Government rush to announce this type of thing to get short-term gain. Within days, weeks or months, the actualities (which they know of actually) become clear. At least when FF gave out goodies in the 80s and 90s, there was a real benefit to the receiver.
    The FG model is for private industry to reap the rewards.

  5. anne

    This makes total sense, therefore won’t happen with the current shower of gombeens in charge.

    They seem ideologically driven to privatise where possible, not to mind making public what is currently private.

    I dont have children but I think the tax payer should be funding childcare.. It’s an enormous burden to bear on parents at the moment.

      1. DeKloot

        Why start there? Enforce sterilisation on the working poor so the issue becomes moot.

        (Note- I don’t actually believe this. The stupidity of the post warranted a stupid response)

  6. Andy

    I’m not sure about that.

    If I’m summing it up correctly.

    For homecare versus childcare choice to be a financial decision the cost must be relatively close to the forgone income. If it costs €200 per week, that’s €10k per year (we’ve family & friends in Dublin all paying €350 / week). For work not to be financially rewarding, it suggests that the stay at home parent would only be earning in and around the €10k range (probably slightly higher).

    A €10k earner pays virtually no income tax. Even if you flex it for a high earning spouse (so their marginal rate is 51%) they’re only making about €20k so they’re not going to pay meaningful amounts of tax.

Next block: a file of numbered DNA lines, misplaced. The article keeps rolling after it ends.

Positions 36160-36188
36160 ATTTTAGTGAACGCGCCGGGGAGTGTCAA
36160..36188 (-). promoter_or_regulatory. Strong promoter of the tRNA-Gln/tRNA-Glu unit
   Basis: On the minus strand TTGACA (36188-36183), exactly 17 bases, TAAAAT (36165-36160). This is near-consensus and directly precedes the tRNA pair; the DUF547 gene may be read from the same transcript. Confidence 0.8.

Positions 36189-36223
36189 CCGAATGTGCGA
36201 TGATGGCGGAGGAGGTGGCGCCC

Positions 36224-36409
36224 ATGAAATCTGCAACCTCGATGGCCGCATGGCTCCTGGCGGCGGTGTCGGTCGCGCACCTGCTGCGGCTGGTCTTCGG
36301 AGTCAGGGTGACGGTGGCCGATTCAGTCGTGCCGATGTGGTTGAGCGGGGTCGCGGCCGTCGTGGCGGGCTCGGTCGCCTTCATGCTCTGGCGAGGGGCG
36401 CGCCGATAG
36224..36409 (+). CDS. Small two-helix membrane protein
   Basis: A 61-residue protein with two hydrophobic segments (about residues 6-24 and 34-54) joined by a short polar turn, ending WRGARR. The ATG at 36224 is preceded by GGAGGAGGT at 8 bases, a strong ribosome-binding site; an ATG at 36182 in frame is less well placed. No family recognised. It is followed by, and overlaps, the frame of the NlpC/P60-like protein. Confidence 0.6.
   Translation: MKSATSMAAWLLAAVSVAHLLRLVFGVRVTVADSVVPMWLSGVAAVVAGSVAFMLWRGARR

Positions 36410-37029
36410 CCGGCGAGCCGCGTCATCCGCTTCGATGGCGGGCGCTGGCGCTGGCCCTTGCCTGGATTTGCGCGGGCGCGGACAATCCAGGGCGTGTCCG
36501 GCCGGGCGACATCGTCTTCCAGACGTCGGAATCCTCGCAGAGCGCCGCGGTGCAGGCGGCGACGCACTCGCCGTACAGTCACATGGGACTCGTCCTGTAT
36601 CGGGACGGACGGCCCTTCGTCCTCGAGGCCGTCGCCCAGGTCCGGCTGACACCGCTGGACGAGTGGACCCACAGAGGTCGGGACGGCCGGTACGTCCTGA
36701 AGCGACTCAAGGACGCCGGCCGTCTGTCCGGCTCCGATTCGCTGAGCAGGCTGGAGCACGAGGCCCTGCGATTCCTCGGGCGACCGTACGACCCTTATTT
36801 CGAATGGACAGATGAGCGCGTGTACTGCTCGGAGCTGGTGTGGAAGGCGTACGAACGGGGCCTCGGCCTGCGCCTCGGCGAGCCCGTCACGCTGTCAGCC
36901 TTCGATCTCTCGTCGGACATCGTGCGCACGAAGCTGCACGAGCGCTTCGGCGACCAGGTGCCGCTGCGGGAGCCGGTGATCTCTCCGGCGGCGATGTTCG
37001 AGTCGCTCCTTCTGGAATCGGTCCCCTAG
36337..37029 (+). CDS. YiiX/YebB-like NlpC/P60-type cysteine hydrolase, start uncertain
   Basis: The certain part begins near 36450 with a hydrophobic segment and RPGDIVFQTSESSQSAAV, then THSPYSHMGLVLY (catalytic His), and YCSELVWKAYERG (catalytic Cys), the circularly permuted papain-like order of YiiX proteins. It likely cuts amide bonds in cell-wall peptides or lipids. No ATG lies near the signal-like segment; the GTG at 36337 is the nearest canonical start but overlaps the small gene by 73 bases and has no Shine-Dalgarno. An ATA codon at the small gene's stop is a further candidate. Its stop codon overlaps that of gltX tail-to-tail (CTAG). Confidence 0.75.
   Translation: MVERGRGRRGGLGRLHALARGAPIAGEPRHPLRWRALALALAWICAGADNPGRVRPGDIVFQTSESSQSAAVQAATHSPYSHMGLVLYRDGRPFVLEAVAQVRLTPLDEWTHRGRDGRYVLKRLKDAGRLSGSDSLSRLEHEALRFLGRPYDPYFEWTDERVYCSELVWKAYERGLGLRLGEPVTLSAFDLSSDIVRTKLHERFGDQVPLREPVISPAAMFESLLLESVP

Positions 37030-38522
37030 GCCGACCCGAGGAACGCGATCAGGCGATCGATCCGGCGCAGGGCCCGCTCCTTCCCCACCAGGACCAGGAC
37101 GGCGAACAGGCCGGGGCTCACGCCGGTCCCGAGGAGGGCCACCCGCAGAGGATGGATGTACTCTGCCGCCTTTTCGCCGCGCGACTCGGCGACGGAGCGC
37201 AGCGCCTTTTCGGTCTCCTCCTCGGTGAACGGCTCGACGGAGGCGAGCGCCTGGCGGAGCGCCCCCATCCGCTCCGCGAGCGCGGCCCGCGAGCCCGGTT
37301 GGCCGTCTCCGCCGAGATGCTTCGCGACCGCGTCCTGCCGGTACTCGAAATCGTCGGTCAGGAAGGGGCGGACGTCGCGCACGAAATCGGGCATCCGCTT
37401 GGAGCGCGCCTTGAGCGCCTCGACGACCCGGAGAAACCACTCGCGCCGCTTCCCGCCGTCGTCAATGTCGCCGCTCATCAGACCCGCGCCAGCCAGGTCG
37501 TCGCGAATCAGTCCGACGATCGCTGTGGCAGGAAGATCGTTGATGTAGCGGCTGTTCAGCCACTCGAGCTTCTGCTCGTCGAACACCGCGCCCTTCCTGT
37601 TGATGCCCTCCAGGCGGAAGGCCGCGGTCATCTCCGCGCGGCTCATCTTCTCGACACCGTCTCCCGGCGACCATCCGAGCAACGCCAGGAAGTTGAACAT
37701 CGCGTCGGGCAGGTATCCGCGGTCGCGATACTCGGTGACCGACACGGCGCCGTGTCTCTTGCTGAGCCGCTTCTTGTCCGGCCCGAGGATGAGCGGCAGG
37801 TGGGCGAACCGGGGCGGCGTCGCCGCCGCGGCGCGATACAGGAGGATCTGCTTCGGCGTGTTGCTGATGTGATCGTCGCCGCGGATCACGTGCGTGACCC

Maybe I’ve got that wrong.

  7. Caroline Dunne

    Im a recent single parent, certainly not by choice, I am desperately trying to find a job full or part time and have contacted 100’s of creche, I’ve asked first if they had a space for my daughter and been told yes by only 2 and then when I mention the affordable childcare scheme I’ve been totally ignored, by email, phone calls and personal visits

  8. italia'90

    We are paying property taxes to local government now, so is there a case to be made for introducing a schools tax as a proportion or in addition to LPT?
    I remember paying a Schools Tax in New York when I bought a house there. It was linked to my Real Estate Taxes(County Tax) and administered by the county administration, separate to my Federal Tax, State Tax, Medicaid and Medicare Tax(Prsi), City Tax, Water Tax, Sanitation Tax and Federal Flood Insurance.

    As Gringo says, get an au-pair, will save you in the long term on medical bills alone ;)